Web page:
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Father Jeffrey Bowker’s dad was an electrician and his heavenly father is the ultimate carpenter, so it is fitting the latest head of St. Therese Catholic Church hopes to build the church and grow the faith, especially among younger parishioners.
“To use an image from St. Ignatius of Antioch, the hardest part of my role is charting a course against the winds that are preventing us from effectively evangelizing the next generation,” said Bowker. “Usually each faith community looks out at an older generation that is truly living the beauty of the faith, but every few years, there are new obstacles that come up that make it hard to pass on the faith to the next generation.
“We have to keep working on coming up with new ways to teach the perennial truths of the gospel in a way that attracts people and build up the parish community.”
The 58-year-old most recently served as a contract priest through the Diocese of Raleigh at Seymour Johnson Air Force Base, but prior to the yearlong assignment in Goldsboro, he spent six years as the parochial vicar at Infant of Prague Catholic Church and a year as a hospital chaplain and vicar at St. Gabriel’s Catholic Church.
“I come from a region in Florida where I was doing a lot of retreat work, but I came to the Raleigh diocese in 2010 to be closer to my family in Richmond,” Bowker said.
Bowker grew up as one of the youngest of 10 children born to a Lebanese immigrant and a “good ol’ Southern boy.” While his parents have passed on, most of his siblings remain in the Richmond area.
“A call to the priesthood is always a mystery, but most people really want to know what it was that brought about that call in your soul,” he said. “I was an altar server beginning in the sixth grade and one of the tools that I believe God used was the fact that my mother would drop me off at 5:30 a.m. to serve a 6:30 a.m. Mass. I would be in the sacristy, near the sanctuary with a closeness to God, and the Lord taught me how to pray.”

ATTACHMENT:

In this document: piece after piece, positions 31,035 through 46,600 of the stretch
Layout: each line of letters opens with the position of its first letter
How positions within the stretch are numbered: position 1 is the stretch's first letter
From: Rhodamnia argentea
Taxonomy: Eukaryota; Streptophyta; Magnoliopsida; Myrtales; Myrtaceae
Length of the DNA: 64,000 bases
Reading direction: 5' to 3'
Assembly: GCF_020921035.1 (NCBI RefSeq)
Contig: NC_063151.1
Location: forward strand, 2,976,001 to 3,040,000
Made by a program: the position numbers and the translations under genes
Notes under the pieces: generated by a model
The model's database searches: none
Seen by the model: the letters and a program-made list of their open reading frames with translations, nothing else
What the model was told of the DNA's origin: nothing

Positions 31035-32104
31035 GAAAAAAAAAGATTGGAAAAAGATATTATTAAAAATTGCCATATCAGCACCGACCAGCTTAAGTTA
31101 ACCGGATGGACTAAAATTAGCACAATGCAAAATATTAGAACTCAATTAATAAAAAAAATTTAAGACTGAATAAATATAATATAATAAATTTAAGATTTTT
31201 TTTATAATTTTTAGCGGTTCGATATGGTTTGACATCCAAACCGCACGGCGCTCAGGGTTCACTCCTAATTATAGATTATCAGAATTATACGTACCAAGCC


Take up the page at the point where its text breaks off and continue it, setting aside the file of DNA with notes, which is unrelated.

What started with the prayers of a middle-schooler grew into a career calling. He went to seminary in Indiana before heading to Rome, where he learned Spanish. With that exposure to the Spanish-speaking faithful, Bowker said he looks forward to sharing the church’s Hispanic ministry with Father Paul Brant. He said his mission is to bring more unity between the church’s Hispanic and English-speaking parishioners.
“I would say I was pleasantly surprised that in the Anglo community here, we do have a good number of young adults and a substantial number of older adults, but the majority of our youth is coming from the Hispanic community,” he said. “For our community of faith here at St. Therese, I want more unity between the Hispanic and the Anglo parishioners. They are very good to each other, but we want them to have more experience of worship and faith formation together.”
One element Bowker said he finds essential to spreading the faith is giving parents “more tools to incorporate the faith in their homes because they are fighting against a lot more raising youth today than generations before them.” He noted that reaching younger audiences is a challenge, but one that he turns over to God.
“I trust first that the church belongs to Christ before it belongs to me and that he has a plan, and he is only going to let me see a part of that plan,” he said. “We have to remember the parable of the sower. He must sow blindly, not knowing what part of the seeds he sows will bear fruit or in what way. All he knows is that he must sow and that God has a plan to make it bear fruit.”
The Diocese of Raleigh called Bowker to the post in May with the Richmond native taking the helm on June 26 as Father Bill John Acosta-Escobar took a post with St. Catherine of Siena Catholic Church in Wake Forest.
To learn more about St. Therese Catholic Church, visit www.sttheresewilson.com/.